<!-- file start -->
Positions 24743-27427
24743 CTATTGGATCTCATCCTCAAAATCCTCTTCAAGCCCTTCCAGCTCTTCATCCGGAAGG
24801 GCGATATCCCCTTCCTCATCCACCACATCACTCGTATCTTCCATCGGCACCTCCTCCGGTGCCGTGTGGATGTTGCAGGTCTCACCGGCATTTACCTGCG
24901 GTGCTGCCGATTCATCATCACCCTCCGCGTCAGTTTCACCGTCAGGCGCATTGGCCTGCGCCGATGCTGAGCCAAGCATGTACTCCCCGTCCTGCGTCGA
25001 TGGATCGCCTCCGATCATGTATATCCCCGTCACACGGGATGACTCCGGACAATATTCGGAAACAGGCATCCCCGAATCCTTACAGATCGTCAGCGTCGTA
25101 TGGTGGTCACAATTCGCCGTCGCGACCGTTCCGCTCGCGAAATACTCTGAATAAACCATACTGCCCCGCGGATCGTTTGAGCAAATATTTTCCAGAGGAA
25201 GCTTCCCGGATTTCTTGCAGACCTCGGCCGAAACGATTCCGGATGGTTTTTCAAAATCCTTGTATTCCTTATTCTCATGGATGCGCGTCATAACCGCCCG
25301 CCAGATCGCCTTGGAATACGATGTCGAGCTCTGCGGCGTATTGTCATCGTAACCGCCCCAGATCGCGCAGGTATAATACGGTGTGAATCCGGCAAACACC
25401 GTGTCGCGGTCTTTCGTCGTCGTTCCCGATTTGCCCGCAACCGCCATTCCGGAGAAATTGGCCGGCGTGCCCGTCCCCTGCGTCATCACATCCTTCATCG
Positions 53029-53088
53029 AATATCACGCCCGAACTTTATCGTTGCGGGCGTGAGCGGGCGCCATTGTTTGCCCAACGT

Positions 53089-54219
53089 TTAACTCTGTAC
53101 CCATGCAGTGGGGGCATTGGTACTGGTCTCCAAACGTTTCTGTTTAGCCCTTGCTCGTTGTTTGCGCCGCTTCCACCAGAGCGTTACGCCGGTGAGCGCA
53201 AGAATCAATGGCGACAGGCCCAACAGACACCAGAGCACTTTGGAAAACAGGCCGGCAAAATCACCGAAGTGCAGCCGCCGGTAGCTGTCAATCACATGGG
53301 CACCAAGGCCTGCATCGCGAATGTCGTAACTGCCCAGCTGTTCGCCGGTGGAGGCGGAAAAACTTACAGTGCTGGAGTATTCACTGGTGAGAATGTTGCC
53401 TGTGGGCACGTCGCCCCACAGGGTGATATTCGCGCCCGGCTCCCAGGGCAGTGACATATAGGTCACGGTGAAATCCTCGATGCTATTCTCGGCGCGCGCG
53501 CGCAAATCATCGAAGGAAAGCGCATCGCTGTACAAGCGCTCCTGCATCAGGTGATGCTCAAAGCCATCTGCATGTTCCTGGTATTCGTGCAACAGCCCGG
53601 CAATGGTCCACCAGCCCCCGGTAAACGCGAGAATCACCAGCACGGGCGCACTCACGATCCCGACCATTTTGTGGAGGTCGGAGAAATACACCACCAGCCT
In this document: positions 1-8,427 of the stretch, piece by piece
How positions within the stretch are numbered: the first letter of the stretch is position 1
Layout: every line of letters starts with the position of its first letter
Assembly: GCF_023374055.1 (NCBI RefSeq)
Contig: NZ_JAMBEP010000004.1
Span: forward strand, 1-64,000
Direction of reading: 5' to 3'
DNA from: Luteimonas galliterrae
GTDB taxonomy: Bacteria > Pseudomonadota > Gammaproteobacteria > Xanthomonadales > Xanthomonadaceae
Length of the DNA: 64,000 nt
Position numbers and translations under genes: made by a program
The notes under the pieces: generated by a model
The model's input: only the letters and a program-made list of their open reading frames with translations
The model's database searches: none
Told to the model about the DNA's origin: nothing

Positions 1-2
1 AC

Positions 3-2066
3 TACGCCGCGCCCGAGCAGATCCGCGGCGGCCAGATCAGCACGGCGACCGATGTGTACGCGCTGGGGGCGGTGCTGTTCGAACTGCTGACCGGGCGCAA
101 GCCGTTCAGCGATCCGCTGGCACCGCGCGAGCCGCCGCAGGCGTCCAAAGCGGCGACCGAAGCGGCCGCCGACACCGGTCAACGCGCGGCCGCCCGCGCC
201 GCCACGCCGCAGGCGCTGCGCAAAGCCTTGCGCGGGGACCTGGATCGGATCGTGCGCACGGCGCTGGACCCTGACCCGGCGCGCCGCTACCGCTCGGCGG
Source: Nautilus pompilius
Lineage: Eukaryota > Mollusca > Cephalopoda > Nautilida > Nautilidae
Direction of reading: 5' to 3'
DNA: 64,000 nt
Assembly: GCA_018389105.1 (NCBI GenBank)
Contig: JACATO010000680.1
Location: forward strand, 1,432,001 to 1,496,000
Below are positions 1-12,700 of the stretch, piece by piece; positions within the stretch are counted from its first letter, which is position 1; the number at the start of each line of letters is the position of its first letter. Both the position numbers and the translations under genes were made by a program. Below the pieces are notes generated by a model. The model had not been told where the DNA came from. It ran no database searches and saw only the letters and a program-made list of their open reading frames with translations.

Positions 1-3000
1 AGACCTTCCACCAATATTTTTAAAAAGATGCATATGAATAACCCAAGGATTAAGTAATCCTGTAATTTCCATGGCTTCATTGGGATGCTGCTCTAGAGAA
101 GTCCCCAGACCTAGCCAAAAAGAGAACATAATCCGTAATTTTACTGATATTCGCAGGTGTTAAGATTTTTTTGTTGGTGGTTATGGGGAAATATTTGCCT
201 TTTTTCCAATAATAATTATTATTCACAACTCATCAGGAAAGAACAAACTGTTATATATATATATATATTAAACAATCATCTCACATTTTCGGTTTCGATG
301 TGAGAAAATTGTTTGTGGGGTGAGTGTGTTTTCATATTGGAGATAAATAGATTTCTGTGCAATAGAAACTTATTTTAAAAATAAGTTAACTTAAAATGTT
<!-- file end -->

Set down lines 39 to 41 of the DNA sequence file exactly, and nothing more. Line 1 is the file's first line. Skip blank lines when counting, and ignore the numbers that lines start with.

101 GCCGTTCAGCGATCCGCTGGCACCGCGCGAGCCGCCGCAGGCGTCCAAAGCGGCGACCGAAGCGGCCGCCGACACCGGTCAACGCGCGGCCGCCCGCGCC
201 GCCACGCCGCAGGCGCTGCGCAAAGCCTTGCGCGGGGACCTGGATCGGATCGTGCGCACGGCGCTGGACCCTGACCCGGCGCGCCGCTACCGCTCGGCGG
Source: Nautilus pompilius